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John Solomon
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After 5 years of strategic consulting in both the US and China, John Solomon founded a company--enoVate--in Shanghai, which focuses on insights and strategy within the Chinese youth market. John works with multinational and Asia based companies looking to expand in the growing China market.... More
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enoVate
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  • Skincare Companies Dominating the Cosmetic Market in China
    The Chinese cosmetics market is a dominating industry. Market estimates place the industry anywhere between $5 and $10 billion USD. Consumers of this industry also vary dramatically. Young and old, male and female: most Chinese consumers play in active role in placing the cosmetics industry where it is today. The wide range of market segments in the cosmetics category allow for brands to be very diverse in their product offerings. Skin care covers over 80% of the cosmetics market. Heavy hitters such as P&Gs Olay (PG) and L’Oreal (OTCPK:LRLCY) are sold next to local brands such as Herborist and also compete with direct sellers such as Amway , Avon (AVP), and Mary Kay. It’s a unique combination of distribution in China (including supermarkets, malls, online shops, and direct selling) that drives this market forward. Direct selling in China is definitely a growth sector. This particularly holds true in smaller tiered cities, where cheaper products and convenience makes direct selling more effective.

    We’re also seeing a less fragmented market than before, with higher-level competition between these major players. Large umbrella companies such as LVMH (OTCPK:LVMUY) own many successful brands like Benefit and Sephora in China. This makes the success of Shanghai Jahwa brand, Herborist all the more interesting. By incorporating local ingredients and marketing strategies they have found success and are seeking global expansion avenues.

    We’ve found in our primary research that many cosmetic consumers begin spending after they graduate from High School and begin college. Dorm make-up parties, 大S books, and BA (Beauty Advisors) all have huge influences on youth cosmetic purchases. Word of mouth plays a large role in recommendations and beauty tips. Many consumers use a circular purchasing strategy.

    • First, online research is conducted to see which products are currently fashionable, or which celebrities are using certain skin care products.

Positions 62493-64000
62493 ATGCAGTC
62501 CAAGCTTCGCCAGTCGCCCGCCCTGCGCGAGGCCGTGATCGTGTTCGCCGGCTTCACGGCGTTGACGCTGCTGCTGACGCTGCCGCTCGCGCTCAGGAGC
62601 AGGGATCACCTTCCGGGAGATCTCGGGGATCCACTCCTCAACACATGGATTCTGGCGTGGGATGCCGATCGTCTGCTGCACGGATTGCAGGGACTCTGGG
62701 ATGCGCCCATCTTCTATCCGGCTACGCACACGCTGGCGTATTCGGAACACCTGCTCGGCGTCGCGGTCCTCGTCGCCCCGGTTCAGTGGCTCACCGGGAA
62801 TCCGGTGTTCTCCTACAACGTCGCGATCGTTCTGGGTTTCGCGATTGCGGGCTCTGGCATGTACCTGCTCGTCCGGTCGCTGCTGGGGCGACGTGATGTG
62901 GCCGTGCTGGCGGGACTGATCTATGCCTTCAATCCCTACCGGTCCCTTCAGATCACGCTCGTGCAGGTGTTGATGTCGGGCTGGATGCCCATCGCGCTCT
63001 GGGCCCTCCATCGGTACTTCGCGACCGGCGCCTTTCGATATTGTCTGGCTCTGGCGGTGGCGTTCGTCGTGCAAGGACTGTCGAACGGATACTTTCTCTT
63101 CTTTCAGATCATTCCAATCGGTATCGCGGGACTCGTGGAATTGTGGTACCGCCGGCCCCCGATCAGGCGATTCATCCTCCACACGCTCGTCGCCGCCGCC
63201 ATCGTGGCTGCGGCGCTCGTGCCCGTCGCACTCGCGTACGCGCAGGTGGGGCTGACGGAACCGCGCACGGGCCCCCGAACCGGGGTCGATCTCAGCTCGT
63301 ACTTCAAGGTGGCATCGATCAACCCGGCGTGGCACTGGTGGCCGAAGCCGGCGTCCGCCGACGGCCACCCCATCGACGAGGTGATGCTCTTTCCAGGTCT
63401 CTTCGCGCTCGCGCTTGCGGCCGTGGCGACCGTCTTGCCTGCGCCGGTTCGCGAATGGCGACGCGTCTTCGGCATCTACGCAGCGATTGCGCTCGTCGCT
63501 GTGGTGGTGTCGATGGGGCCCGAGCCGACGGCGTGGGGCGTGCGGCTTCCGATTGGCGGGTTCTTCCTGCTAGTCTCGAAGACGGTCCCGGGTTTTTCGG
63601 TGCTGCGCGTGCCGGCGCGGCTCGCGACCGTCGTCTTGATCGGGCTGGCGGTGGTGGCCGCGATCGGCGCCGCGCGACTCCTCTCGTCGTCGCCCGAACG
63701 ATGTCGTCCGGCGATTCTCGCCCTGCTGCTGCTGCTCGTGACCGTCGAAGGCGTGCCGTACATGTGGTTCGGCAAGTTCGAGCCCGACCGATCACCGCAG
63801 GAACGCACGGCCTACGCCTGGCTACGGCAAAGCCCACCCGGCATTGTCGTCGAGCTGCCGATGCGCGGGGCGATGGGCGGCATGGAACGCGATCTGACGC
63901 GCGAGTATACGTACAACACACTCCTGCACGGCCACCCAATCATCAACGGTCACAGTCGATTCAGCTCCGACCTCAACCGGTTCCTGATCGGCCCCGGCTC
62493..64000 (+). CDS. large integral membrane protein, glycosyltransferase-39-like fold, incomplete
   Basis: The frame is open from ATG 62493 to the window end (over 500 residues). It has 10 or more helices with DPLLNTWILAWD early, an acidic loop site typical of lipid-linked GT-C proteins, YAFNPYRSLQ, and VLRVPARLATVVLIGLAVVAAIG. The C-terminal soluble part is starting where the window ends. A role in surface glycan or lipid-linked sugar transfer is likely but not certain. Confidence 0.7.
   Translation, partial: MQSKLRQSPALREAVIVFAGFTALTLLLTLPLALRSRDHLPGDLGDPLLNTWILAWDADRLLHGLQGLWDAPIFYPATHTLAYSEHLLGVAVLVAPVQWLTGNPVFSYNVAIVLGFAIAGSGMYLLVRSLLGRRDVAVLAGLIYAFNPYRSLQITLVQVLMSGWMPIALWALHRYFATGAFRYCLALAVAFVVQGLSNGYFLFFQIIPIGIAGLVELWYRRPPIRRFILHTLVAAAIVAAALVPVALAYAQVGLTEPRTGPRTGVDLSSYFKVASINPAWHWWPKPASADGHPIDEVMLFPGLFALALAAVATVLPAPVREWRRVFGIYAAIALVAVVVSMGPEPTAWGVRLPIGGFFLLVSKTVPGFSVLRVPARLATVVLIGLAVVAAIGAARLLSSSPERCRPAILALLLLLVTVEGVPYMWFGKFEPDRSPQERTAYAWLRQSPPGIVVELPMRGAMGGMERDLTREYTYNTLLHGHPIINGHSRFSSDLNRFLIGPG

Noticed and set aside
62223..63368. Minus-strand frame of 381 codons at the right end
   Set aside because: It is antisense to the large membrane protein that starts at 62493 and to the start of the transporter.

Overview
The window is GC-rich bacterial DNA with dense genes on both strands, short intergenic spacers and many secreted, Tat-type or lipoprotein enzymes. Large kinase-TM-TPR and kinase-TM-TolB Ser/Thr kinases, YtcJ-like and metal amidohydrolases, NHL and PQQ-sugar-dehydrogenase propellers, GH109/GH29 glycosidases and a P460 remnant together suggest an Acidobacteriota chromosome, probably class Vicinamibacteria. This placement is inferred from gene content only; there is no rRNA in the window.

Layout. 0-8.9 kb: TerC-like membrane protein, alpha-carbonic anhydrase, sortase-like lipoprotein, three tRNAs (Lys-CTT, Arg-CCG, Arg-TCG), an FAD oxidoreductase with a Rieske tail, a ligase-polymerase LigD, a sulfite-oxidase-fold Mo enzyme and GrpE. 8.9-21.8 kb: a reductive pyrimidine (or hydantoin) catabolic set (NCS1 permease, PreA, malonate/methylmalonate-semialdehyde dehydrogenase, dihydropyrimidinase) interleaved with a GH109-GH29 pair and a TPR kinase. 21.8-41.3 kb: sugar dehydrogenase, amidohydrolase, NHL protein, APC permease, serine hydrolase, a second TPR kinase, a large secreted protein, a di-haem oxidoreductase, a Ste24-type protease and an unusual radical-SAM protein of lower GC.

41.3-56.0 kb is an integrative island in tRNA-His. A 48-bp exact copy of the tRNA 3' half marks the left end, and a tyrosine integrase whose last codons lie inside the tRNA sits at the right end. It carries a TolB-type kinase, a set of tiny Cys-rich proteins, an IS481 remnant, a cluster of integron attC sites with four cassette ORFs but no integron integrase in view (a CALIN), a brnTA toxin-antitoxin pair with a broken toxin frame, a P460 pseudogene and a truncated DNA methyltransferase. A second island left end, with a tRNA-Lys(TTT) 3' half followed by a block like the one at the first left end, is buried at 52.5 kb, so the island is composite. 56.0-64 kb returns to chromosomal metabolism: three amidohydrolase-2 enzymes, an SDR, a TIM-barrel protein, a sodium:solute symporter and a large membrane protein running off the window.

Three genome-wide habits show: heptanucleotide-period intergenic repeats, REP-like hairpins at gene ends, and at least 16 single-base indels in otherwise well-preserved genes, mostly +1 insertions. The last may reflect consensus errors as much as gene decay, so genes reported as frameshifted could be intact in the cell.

• Then, consumer’s head to the local cosmetics store where they can get custom skin advice and application tips from specialized BA’s.
    • After comparing prices, purchases are not made in the stores, but are instead made online in special Taobao shops or online stores, such as Sephora’s web portal. The influential factors for cosmetic purchases are more tiered and experimental than other product categories. Consumers in China expect customized cosmetic experiences and excellent service. This is something companies and brands must be aware of when implementing marketing and advertising strategies.

    Companies in China looking to differentiate themselves in a less fragmented market now need to turn to R & D and innovation as ways to drive future products. There are many innovative products on the market today including natural and edible cosmetics, traditional Chinese medical cosmetics, and a new category bringing food into the beauty realm. Paying attention to local consumer tastes and preferences has been successful in food categories and definitely applies to the cosmetics market.

    Girls and guys purchasing cosmetics have three words in their minds: “dream, beautiful, and perfection”. Celebrities and beauty experts are hugely influential in representing what is beauty and what is perfection. Consumers first gain the trust of these celebrities and beauty experts and rely on their trial and error rather than spending too much money on their own cosmetic trials. Many girls dream of having perfect skin in order to impress guys at school as well as in the workplace. Guys also dream of perfect skin and looks to attract females. Vanity and confidence are underlying factors in the minds of Chinese youth. In our field research this week, 100% of respondents said that cosmetics make them feel better about themselves and if cosmetics could make them the most beautiful or sexiest person in the world, then they would purchase this product.

    Key Takeaways:

    • The Chinese cosmetics market is less fragmented, but includes a highly diverse range of product offerings.
    • There are unique circular purchasing habits: researching products online, go to the stores to test and experiment, then back online for purchases.
    • Celebrity and beauty experts have extremely high levels of influence on purchases, as well as friend-to-friend word of mouth. The underlying theme in this area is something we call, “cosmetic trust”.
    •  Direct selling is particularly effective in lower tiered cities.
    •  Increased vanity and confidence among Chinese youth is a strong social factor behind their purchasing habits.

    Disclosure: No positions

    Originally posted on www.enovatechina.com
    Oct 20 6:09 AM | Link | Comment!
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